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Visual C++: Bug with constant arithmetic loops

I was working with Visual C++ for another article I'm preparing, and I noticed an odd bug with the const modifier in Visual C++.

The following code demonstrates the issue:

#include "stdafx.h"
#include <stdio.h>
#include <Windows.h>

#define ITERATIONS 500000
#define GET_START_TIME QueryPerformanceCounter(&StartingTime);
#define GET_END_TIME QueryPerformanceCounter(&EndingTime);
#define CALC_DIFF_TIME ElapsedMicroseconds.QuadPart = EndingTime.QuadPart - StartingTime.QuadPart; ElapsedMicroseconds.QuadPart *= 1000000; ElapsedMicroseconds.QuadPart /= Frequency.QuadPart;

int main()
{
    short results[ITERATIONS];
    const int n = 5;
    int m = 5;
    LARGE_INTEGER StartingTime, EndingTime, ElapsedMicroseconds;
    LARGE_INTEGER Frequency;
	
    QueryPerformanceFrequency(&Frequency);

    // This loop seems to take about 1400 us on my computer.
    printf("Beginning loop over %i iterations with n constant.\n", ITERATIONS);

    GET_START_TIME;

    for (int i = 0; i < ITERATIONS; i++)
    {
        int statement = i % 10;

        if (statement == 0)
            results[i] = n * 0;
        else if (statement == 4)
            results[i] = n * 4;
        else if (statement == 2)
            results[i] = n * 2;
        else if (statement == 5)
            results[i] = n * 5;
        else if (statement == 7)
            results[i] = n * 7;
        else if (statement == 6)
            results[i] = n * 6;
        else if (statement == 1)
            results[i] = n * 1;
        else if (statement == 3)
            results[i] = n * 3;
        else if (statement == 9)
            results[i] = n * 9;
        else if (statement == 8)
            results[i] = n * 8;
    }

    GET_END_TIME;
    CALC_DIFF_TIME;

    printf("Finished in %lld us.\n", ElapsedMicroseconds.QuadPart);

    // This one takes about 800 us on my computer.
    printf("Beginning loop over %i iterations with m variable.\n", ITERATIONS);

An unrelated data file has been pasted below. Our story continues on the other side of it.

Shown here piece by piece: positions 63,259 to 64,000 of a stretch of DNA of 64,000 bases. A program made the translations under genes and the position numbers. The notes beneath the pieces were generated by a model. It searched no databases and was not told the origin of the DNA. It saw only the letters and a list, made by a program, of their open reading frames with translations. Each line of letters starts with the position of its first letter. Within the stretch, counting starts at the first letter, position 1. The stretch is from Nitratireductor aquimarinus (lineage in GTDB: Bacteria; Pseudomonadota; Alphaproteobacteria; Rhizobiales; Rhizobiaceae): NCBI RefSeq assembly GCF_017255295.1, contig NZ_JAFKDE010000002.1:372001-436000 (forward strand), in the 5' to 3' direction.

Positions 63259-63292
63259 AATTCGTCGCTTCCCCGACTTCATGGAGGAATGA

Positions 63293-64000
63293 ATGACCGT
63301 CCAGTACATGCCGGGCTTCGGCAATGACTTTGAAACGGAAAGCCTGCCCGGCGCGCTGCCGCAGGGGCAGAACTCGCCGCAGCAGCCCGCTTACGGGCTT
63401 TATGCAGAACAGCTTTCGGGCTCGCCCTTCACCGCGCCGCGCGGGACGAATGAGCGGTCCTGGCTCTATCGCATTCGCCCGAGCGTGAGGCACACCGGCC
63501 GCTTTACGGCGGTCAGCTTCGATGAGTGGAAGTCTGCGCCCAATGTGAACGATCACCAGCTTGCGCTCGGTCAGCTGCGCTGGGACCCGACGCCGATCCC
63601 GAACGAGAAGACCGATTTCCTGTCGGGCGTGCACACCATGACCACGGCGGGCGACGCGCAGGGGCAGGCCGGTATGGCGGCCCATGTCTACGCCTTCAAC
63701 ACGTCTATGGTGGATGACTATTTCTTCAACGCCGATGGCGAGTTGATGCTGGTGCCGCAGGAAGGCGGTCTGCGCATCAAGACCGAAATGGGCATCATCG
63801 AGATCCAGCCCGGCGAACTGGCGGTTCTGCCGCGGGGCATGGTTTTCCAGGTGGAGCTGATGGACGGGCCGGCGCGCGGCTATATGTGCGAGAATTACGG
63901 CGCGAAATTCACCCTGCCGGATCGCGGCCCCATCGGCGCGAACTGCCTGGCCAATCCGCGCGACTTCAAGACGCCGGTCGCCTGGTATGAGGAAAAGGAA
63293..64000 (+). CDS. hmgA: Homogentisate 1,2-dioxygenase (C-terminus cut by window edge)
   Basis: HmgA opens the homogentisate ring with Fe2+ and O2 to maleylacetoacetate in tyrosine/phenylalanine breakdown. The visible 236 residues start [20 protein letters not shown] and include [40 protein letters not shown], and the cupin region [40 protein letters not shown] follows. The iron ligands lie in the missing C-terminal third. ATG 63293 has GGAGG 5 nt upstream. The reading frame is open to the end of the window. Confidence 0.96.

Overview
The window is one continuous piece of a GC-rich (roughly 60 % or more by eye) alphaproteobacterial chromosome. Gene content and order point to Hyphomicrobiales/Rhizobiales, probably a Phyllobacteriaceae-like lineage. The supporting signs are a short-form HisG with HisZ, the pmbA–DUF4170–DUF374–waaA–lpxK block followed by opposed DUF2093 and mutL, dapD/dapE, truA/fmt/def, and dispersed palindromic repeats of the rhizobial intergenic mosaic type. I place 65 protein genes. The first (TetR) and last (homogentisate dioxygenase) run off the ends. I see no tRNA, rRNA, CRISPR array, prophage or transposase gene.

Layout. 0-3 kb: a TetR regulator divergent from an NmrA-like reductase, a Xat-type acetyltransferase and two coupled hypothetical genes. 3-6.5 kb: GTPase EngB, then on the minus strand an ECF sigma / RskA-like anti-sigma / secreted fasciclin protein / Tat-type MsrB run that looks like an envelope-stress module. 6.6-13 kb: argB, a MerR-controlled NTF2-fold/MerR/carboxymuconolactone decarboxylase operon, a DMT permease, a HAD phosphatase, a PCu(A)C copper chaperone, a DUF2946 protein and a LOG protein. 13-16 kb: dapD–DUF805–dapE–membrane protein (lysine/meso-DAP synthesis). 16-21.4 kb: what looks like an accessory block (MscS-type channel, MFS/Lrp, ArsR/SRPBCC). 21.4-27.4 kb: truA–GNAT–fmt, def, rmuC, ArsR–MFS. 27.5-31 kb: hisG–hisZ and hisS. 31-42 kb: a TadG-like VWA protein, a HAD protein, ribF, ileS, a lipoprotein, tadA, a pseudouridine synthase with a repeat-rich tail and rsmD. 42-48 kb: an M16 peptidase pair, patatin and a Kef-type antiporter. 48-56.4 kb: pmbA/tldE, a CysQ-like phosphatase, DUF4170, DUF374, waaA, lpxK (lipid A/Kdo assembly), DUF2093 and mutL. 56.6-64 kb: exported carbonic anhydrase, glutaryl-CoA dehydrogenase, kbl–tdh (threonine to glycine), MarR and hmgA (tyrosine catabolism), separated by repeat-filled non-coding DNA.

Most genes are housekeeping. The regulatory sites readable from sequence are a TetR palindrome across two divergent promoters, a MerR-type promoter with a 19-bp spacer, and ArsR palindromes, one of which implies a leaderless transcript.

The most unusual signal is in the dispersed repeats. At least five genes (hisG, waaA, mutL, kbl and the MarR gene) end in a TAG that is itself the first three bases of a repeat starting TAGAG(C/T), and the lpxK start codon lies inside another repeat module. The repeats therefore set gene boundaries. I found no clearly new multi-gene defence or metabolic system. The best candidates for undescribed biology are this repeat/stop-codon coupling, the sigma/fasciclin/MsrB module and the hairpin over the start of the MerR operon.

GET_START_TIME;

    for (int i = 0; i < ITERATIONS; i++)
    {
        int statement = i % 10;

        if (statement == 0)
            results[i] = m * 0;
        else if (statement == 4)
            results[i] = m * 4;
        else if (statement == 2)
            results[i] = m * 2;
        else if (statement == 5)
            results[i] = m * 5;
        else if (statement == 7)
            results[i] = m * 7;
        else if (statement == 6)
            results[i] = m * 6;
        else if (statement == 1)
            results[i] = m * 1;
        else if (statement == 3)
            results[i] = m * 3;
        else if (statement == 9)
            results[i] = m * 9;
        else if (statement == 8)
            results[i] = m * 8;
    }

    GET_END_TIME;
    CALC_DIFF_TIME;

    printf("Finished in %lld us.\n", ElapsedMicroseconds.QuadPart);

    getchar();

    return 0;
}

Essentially, if I use a constant (declared in the method) to multiply against for the if blocks, it takes 175% of the time to run through the loops than if I use a regular variable.

I'm no expert on the subject, but this doesn't seem to be the expected behavior.

If anyone has any ideas on it, I'm all ears. Otherwise, I'm just going to sum it all up in that it's a bug with the compiler or execution runtime.


Additional investigation has revealed the following:

If the short array is replaced with an int array, and the number of ITERATIONS is halved, then both loops take the same amount of time. It seems the issue is somewhere with the assignment of the second arithmetic result to a short array is faster than assigning it to an int.

Update:

As it turned out, after inspecting the .asm file, the loops were being optimized because results was never used. This caused the body of the loops to be removed, and the only operation remaining was the i % 10 operation, which was slightly different for each loop.

As Hans Passant said on Stack Overflow:

Looking at the machine code is important to see what is happening. Very little of your code remains after the optimizer is done with it, the result[] assignments are all removed since they don't have any observable side-effects and the n and m identifiers never get used. All that remains is the code for i % 10. Which is optimized to a multiplication, much faster on Intel cores. It uses two different strategies for some reason, one is signed and the other is unsigned. You are seeing that the unsigned version is slightly faster. - Hans Passant, 13 Nov 2015

I guess it goes to show: you can never depend on the compiler doing exactly what you think it does.

On GitHub as promised.

Download: Constant Arithmetic Bug (13-11-2015).zip (232.1KB)